By Barbara Falconer Newhall
I keep thinking, if only. If only those young people hadn’t decided to party. If only the makeshift stairways of the Ghost Ship had been closer to the exits. If only there had been fire escapes. If only Oakland’s building department had been aware of this warehouse-turned-artists-community and its building code violations.
If only 36 creative young people — artists, musicians, LGBTQ folks — could just please not be dead. But they are. They died in a fire last Friday that broke out during a dance party held at the converted warehouse.
That’s the trouble with death, of course. It’s irreversible. It happens and you’re gone. Or your dearest dearest is gone. And there’s no helping it.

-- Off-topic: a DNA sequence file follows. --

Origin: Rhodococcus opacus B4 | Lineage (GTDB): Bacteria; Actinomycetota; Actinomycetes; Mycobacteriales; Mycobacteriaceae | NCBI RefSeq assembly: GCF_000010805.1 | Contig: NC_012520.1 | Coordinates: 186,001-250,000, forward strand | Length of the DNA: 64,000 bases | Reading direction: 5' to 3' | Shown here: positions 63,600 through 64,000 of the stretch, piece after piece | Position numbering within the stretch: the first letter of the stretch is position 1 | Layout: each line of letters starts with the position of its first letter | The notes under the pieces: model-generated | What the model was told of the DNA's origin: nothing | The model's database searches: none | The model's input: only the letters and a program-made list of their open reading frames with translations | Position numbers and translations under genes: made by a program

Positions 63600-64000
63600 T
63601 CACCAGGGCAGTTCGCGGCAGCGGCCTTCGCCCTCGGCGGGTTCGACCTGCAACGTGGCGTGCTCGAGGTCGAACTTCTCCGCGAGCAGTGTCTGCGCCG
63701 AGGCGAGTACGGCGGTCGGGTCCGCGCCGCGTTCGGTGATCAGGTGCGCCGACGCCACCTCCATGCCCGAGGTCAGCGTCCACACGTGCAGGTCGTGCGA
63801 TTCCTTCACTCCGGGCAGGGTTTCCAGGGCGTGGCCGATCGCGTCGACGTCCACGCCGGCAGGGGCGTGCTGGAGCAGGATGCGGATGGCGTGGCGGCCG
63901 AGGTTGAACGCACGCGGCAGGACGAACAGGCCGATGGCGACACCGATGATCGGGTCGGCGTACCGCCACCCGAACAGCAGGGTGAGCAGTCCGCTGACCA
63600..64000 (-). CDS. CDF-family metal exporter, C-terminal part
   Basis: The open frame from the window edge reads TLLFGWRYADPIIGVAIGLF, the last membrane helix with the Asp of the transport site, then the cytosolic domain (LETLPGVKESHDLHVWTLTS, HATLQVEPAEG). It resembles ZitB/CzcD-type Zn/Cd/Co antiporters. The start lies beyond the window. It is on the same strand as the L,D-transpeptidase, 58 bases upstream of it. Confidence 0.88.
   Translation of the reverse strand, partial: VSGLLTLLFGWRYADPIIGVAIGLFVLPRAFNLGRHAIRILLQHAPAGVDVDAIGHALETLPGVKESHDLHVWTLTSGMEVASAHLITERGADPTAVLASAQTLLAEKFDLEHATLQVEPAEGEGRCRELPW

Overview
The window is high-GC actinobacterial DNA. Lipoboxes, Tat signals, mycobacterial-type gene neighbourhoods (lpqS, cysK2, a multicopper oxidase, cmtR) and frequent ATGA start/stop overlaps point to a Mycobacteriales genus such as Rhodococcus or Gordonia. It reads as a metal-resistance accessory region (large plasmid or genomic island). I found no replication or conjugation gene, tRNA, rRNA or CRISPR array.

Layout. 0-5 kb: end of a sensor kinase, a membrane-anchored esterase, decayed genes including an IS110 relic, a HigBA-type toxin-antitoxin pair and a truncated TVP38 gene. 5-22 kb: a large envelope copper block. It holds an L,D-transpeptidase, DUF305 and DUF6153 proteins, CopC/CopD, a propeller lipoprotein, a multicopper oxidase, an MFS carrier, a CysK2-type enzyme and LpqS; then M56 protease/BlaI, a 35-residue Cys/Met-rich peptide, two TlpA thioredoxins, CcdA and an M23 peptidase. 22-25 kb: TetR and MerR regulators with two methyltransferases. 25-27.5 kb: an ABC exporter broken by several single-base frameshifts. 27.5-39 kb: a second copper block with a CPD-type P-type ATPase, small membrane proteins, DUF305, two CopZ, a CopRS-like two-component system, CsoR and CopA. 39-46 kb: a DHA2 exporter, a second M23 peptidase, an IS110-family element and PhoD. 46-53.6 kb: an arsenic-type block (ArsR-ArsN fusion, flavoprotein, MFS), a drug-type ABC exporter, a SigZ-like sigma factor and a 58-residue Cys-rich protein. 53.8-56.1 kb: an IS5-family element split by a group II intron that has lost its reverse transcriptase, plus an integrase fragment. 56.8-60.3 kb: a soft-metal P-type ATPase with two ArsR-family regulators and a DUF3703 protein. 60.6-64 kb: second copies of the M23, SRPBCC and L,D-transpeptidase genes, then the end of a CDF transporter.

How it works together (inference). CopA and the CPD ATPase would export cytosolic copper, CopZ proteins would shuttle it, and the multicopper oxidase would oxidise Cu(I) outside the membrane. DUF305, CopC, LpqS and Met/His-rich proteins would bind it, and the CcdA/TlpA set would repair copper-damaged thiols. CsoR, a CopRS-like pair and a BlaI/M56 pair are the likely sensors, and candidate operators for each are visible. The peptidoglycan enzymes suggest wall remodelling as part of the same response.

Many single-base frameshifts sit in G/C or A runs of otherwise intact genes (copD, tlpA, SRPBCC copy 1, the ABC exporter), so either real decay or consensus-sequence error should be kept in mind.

Ghost Ship Vigil
Small comfort — no, a big one: people care. When I drove over to Oakland’s International Boulevard and the burnt-out Ghost Ship warehouse yesterday, the place was crowded with people who were making it their business to care. Police and firefighters. Federal investigators. City officials. The media. A chaplain in firefighter gear. People from the surrounding Hispanic and African American neighborhoods. Friends and strangers bearing flowers and teary love notes.
Hundreds of people were there. But 36 were not.